Gypsophila

Gypsophila

A small genus of annuals and herbaceous perennials that produce abundant airy sprays of tiny white flowers. The herbaceous forms are favoured by florists and flower arrangers as a background foil.

Family: Caryophyllaceae (pink family)
Botanical Name: Gypsophila
Common Names: Baby's breath, chalk plant

Foliage: Deciduous or semi-evergreen. Narrow, grey-green leaves.

Flowers: Large sprays of tiny blooms on branching stems, in shades of white or light pink. Single, double and semi-double forms are available.

Flowering Period: June to September.

Soil: Moist but well-drained, deep fertile soil (chalk, sand or loam). Alkaline or neutral pH. Dislikes heavy or waterlogged conditions. Ideal for dry gardens.

Conditions: Best in full sun.

Habit: Bushy, erect.

Type: Hardy perennials and half-hardy annuals.

Origin: Europe and western Asia

Hardiness: Half-hardy (protect from frost) to fully hardy (depending on variety).

Gypsophila

Planting and Growing Gypsophila

The annual forms are fast growers and if open-sown around April should flower from June onwards. Perennial forms are deep-rooted, long-lived plants, that need plenty of sun and space to spread.

Gypsophila can be grown in an east, west or south facing aspect, in an exposed or sheltered possition. Best on free-draining soil. They prefer lime or chalk, but will thrive in most good soils that are not acidic. Ideal for dry gardens.

A good gap filler in the border, it is suitable for mixed flower beds, borders, pots and containers. Ideal for cottage gardens, rockeries and gravel gardens. They can be used to great impact if grown in drifts.

Alpine and miniature forms are useful for the rock garden, troughs or edging borders. They are particularly attractive when allowed to cascade down a steep bank or dry wall.

Tall varieties are excellent for cut flowers and flower arrangements.

Taking Care of Gypsophila

Support taller plants in windy situations with thin twiggy sticks as they grow. Feed every few weeks with a general liquid fertilizer.

Protect perennial forms from winter wet.

Pruning

Cutting down the flower stems after flowering will often produce a second flush of flowers in late autumn.

Pests and Diseases

Prone to stem rot in wet conditions. Generally disease free.

Propagating Gypsophila

Sow seeds of annual species where they are to flower in April or September. Take basal cuttings of perennials.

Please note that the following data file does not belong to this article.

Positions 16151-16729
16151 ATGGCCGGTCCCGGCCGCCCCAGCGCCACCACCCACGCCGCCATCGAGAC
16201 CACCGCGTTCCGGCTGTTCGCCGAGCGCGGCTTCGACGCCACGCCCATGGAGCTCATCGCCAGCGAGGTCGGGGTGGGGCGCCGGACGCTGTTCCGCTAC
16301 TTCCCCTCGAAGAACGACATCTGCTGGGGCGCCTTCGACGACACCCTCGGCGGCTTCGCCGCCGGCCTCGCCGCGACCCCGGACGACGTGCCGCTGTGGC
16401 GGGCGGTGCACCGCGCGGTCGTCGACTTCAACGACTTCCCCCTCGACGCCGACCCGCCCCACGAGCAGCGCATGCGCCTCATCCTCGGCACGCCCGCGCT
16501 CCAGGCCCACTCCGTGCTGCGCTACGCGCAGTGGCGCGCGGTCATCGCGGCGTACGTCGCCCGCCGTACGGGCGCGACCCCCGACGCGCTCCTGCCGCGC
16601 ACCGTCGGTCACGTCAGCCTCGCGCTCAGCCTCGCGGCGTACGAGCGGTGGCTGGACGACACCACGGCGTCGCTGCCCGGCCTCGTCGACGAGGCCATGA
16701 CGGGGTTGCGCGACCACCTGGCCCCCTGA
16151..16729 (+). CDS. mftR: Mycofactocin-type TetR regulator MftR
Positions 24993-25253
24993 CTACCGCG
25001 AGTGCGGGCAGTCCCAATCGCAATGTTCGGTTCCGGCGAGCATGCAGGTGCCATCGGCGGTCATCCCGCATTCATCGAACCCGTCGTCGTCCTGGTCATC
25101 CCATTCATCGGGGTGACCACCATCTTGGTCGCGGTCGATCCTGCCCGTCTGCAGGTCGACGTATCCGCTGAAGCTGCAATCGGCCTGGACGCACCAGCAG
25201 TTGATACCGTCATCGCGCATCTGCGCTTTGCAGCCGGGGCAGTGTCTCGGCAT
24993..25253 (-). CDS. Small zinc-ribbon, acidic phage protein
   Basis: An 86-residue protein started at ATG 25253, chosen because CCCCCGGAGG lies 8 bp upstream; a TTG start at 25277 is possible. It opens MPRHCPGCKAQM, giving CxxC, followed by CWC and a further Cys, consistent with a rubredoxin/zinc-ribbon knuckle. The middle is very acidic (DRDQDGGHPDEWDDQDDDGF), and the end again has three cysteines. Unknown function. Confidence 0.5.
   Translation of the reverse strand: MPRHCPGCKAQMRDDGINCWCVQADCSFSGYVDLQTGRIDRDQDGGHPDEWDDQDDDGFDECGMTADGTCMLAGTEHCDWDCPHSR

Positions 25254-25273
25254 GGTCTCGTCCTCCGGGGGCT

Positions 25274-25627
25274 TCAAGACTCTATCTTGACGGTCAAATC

Mat forming alpines can be divided in March.

Popular Varieties of Gypsophila

Available in the UK as annuals, herbaceous perennials and rockery plants.

Annuals

Gypsophila elegans is an excellent annual for the border, producing a delicate mass of tiny blooms and foliage from early summer. Available in white or pink forms. Height to 18in (45cm). Good cultivars include 'Covent Garden' Available from Thompson & Morgan.

Gypsophila muralis is a good annual form, producing compact mounds, covered with semi to fully-double pink flowers in summer. Good for hanging baskets and containers. Height: 8-10in (20-25cm), spread: 2in (50cm). Good cultivars include 'Gypsy' Available from Thompson & Morgan.

Perennials

Gypsophila paniculata is a popular border perennial loved for its billowing clouds of tiny blooms. Flowers all summer long. Height to 3ft (90cm). Available from Thompson & Morgan. Good cultivars include 'Bristol Fairy' with fully double, white flowers and 'Rosy Veil' with double, soft pink flowers.

Rockery Gypsophila

Gypsophila cerastioides (Mouse Eared Gypsophila) is a tough, drought resistant, dwarf Perennial. It produces delicate mounds of green-grey, hairy leaves, covered with masses of white flowers from spring to summer. Height: 2in (5cm), Spread: 6in (15cm). Available from Thompson & Morgan.

Gypsophila repens is the most popular rockery species. A prostrate mat-forming perennial with wiry stems and narrow, grey-green leaves. White to soft pink flowers appear from July to September. Ideal for trailing over rocks or down a wall. Prefers an alkaline soil. Height 4-6in (10-15cm ), spread to 2ft (60cm). The variety 'dubia' has a good spreading habit with bright pink flowers. 'Fratensis' is fine compact trailing form with a good show of pink flowers.